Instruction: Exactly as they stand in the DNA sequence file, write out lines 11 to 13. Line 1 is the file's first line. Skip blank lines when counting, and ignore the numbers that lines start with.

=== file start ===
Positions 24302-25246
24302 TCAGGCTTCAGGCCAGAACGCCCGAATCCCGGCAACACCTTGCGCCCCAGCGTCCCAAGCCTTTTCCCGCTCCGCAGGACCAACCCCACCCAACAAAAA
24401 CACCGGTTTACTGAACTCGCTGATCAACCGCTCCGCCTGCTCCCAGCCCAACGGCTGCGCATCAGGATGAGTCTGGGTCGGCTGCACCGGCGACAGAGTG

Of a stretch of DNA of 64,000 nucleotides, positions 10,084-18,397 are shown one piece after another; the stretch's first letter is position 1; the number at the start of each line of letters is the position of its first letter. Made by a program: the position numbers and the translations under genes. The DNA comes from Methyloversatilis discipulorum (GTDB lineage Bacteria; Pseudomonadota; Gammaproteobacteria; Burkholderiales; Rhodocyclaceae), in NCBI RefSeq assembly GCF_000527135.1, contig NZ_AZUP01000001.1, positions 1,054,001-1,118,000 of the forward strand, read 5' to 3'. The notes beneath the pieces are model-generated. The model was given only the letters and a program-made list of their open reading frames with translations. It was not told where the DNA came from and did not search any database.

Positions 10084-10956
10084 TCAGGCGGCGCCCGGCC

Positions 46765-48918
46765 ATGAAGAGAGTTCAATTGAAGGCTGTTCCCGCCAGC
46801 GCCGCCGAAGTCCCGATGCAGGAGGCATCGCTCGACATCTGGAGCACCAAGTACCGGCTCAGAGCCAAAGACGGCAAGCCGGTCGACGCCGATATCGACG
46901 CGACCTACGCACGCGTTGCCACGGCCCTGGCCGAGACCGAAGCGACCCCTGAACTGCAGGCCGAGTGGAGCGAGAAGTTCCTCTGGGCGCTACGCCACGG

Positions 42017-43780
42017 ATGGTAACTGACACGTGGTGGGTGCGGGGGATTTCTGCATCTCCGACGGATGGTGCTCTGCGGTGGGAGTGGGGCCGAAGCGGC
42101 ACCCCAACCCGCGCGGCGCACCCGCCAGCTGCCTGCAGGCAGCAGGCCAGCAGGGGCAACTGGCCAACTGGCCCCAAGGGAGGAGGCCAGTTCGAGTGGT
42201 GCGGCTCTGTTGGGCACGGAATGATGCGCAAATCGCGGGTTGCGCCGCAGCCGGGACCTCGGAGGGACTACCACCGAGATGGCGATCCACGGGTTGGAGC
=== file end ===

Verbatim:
Positions 42017-43780
42017 ATGGTAACTGACACGTGGTGGGTGCGGGGGATTTCTGCATCTCCGACGGATGGTGCTCTGCGGTGGGAGTGGGGCCGAAGCGGC
42101 ACCCCAACCCGCGCGGCGCACCCGCCAGCTGCCTGCAGGCAGCAGGCCAGCAGGGGCAACTGGCCAACTGGCCCCAAGGGAGGAGGCCAGTTCGAGTGGT